Resilient Devils comfortable coming back
NEWARK, N.J. -- So the New Jersey Devils find themselves down in a playoff series. What else is new?
For the third straight time this spring, the Devils will be forced to rally from behind in a playoff matchup in order to earn the right to advance to their first Stanley Cup Final since 2003. A 3-0 loss to the New York Rangers in Game 1 of the Eastern Conference Finals on Monday assured that scenario.
"I think we still feel pretty good about the way we played for 40 minutes and we know that game could have gone either way," Devils captain Zach Parise said. "We just didn't play well enough for a long enough period of time, and that was a big difference, but we're comfortable with the way we played.
"But [the Rangers] make you work ... it's not an easy game playing against them. You have to be prepared to be hit, to create scoring chances the hard way because nothing comes easy."
Not much has come easy for the Devils in reaching this point in the playoffs.
Against the Florida Panthers in the Eastern Conference Quarterfinals, the team was forced to rally from 2-1 and 3-2 series deficits, winning a pair of elimination games in overtime to advance. They then spotted the Philadelphia Flyers a 1-0 series lead in the conference semifinals before storming back to win four straight and close out that matchup in five games.
"I think we just need to do more of the same things we did in Game 1 in Game 2 because I thought we played good and had our chances, " goalie Martin Brodeur said. "We hadn't played in [five days] and we were a little hesitant in plays in our system, and you won't see that [Wednesday]."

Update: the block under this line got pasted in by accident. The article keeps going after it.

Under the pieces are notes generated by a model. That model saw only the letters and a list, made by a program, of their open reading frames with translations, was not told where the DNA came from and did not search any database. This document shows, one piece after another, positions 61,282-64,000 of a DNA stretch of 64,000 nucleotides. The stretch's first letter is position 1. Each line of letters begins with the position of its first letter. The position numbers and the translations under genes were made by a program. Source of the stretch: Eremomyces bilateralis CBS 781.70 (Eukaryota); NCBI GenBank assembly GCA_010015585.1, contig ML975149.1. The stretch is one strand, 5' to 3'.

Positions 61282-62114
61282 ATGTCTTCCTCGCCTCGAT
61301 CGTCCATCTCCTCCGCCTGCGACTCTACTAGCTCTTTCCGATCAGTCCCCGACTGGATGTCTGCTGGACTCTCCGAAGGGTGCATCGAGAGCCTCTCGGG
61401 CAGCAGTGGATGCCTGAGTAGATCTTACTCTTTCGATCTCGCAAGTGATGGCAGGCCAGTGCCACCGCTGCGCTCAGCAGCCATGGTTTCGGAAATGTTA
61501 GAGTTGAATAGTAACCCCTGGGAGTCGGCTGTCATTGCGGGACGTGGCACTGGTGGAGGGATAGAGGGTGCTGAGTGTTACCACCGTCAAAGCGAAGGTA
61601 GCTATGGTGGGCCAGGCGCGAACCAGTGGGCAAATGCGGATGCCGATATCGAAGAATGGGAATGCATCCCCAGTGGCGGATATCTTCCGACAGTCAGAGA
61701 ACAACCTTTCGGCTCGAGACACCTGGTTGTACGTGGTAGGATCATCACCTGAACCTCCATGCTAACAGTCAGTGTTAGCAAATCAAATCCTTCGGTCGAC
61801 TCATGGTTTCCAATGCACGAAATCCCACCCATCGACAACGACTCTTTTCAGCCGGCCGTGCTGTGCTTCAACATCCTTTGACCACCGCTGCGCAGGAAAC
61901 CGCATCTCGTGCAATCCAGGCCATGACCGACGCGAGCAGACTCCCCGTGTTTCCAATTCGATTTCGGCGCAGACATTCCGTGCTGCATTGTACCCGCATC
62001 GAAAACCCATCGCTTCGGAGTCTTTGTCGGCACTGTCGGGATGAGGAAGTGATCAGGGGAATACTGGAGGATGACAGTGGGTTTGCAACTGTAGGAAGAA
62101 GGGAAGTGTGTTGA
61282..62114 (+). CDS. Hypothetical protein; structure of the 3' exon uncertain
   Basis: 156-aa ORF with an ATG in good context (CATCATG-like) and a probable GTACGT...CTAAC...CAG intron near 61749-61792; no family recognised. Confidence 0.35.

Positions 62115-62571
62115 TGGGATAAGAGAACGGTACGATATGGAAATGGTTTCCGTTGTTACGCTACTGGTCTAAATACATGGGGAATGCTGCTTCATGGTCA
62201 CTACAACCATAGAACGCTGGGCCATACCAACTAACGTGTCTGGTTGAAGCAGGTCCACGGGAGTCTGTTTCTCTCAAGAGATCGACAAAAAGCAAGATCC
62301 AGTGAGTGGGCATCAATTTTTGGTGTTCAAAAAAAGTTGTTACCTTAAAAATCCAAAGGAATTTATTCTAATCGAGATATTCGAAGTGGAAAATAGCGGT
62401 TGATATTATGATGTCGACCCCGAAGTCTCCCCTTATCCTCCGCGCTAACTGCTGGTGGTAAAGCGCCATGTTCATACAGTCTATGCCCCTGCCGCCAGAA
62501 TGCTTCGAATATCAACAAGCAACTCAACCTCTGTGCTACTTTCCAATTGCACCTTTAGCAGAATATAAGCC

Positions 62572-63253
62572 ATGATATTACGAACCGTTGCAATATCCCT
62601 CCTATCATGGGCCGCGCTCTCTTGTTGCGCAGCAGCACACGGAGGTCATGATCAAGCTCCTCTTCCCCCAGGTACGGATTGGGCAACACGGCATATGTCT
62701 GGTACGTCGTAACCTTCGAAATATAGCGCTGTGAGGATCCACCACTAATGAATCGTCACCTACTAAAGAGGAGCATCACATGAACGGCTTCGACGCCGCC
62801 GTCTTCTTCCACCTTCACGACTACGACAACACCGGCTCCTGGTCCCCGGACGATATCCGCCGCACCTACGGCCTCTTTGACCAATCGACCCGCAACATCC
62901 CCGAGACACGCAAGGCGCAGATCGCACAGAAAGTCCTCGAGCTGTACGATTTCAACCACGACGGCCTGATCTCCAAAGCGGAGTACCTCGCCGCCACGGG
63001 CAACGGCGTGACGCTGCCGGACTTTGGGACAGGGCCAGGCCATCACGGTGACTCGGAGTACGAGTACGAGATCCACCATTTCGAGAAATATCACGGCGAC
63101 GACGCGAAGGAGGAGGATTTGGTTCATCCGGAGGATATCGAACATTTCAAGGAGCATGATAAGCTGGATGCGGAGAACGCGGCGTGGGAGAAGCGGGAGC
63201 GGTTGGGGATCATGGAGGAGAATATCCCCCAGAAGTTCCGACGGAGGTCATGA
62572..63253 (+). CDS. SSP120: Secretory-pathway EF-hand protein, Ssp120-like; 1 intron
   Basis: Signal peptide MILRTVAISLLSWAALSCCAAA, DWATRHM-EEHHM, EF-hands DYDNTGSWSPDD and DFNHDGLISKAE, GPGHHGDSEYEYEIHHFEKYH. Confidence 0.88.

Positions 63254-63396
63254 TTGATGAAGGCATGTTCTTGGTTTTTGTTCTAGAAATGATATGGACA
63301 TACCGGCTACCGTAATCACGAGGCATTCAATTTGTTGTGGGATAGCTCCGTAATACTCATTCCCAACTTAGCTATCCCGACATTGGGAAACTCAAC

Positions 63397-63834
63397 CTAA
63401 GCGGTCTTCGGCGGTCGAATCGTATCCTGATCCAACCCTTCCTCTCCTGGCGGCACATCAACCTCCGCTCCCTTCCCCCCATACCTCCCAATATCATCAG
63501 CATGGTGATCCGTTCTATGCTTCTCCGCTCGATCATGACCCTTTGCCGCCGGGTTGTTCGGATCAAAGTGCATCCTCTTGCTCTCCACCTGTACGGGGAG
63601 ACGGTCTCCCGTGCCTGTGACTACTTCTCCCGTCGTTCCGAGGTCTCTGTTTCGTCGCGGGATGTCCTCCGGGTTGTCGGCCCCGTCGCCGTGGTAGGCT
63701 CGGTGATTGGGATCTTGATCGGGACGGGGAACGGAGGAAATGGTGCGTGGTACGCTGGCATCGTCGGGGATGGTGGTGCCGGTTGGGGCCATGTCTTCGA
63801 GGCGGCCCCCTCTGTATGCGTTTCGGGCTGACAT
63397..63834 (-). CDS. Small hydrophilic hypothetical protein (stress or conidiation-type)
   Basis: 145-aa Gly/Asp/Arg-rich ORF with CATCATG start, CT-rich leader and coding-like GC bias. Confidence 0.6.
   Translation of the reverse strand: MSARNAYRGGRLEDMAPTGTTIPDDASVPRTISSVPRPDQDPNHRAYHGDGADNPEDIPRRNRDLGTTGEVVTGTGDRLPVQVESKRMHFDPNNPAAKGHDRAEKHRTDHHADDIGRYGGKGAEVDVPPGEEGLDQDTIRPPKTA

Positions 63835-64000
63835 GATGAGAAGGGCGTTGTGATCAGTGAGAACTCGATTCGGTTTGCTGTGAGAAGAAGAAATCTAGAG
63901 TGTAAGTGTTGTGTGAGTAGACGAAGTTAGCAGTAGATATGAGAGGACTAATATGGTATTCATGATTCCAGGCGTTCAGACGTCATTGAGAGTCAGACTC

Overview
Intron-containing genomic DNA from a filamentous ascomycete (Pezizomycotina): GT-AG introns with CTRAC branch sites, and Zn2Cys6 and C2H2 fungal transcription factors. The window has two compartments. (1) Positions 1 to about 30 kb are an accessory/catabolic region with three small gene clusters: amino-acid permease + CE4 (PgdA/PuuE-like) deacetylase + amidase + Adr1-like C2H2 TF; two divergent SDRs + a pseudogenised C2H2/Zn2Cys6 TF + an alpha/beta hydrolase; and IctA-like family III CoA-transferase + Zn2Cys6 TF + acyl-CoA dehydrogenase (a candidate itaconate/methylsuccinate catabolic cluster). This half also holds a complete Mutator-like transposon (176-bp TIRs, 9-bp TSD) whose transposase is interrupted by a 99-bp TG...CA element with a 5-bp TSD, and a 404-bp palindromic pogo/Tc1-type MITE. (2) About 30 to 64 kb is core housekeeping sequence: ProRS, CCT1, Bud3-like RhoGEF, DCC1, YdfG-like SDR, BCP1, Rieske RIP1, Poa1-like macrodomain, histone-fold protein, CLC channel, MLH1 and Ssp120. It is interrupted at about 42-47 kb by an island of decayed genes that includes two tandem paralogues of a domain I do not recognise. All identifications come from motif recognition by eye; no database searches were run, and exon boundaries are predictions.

The Devils have always responded with one of their better playoff games after falling behind in a series this spring. In Game 4 against the Panthers, Brodeur made 26 saves in a 4-0 victory and, in Game 6, the Devils outshot the Panthers, 42-16, en route to a 3-2 overtime decision.
Without the services of Ilya Kovalchuk in Game 2 against the Flyers, the Devils dominated in a 4-1 victory by outhitting (32-24) and outshooting (34-20) their opponent.
The Devils talked about not staying with their game in the third period against the Rangers, when the home team did all their offensive damage. They also committed careless breakdowns in their coverage that led to prime opportunities on Brodeur.
"You're down one game and they have home ice, and we've been in this spot before and we know we can play better," Devils coach Peter DeBoer said. "A credit to them, they got the job done and found a way to win, but it was a closer game than the score indicated. Now it's on us to respond the right way."
The other issue the team must resolve is finding a way to get their initial shots through on Rangers goalie Henrik Lundqvist. The Rangers blocked 26 shots on Monday -- their highest total in 15 playoff games -- in support of their 2012 Hart and Vezina Trophy finalist in net. New York also limited the Devils to a playoff-low 21 shots on goal.
"We know their system, and we just need to get shots off quicker and to the net," defenseman Andy Greene said. "We need to get them there somehow. Maybe we can use the end boards since they pack it in tight, down low. One way is to bank it off the end boards and use that as advantage. Get some high tips and get guys in for second and third chances."
While blocking shots has become a major talking point in this series, DeBoer doesn't believe it is the only story.
"They are a good shot-blocking team," DeBoer said. "Every team you play has strengths in certain areas, and that's one of the Rangers' strengths. One of our strengths is the penalty kill. It's something you have to deal with, but it's not the story. When I look back at the game [Monday] night, it was as much our execution or lack of execution, and we have to do a better job with that."
Follow Mike Morreale on Twitter at: @mike_morreale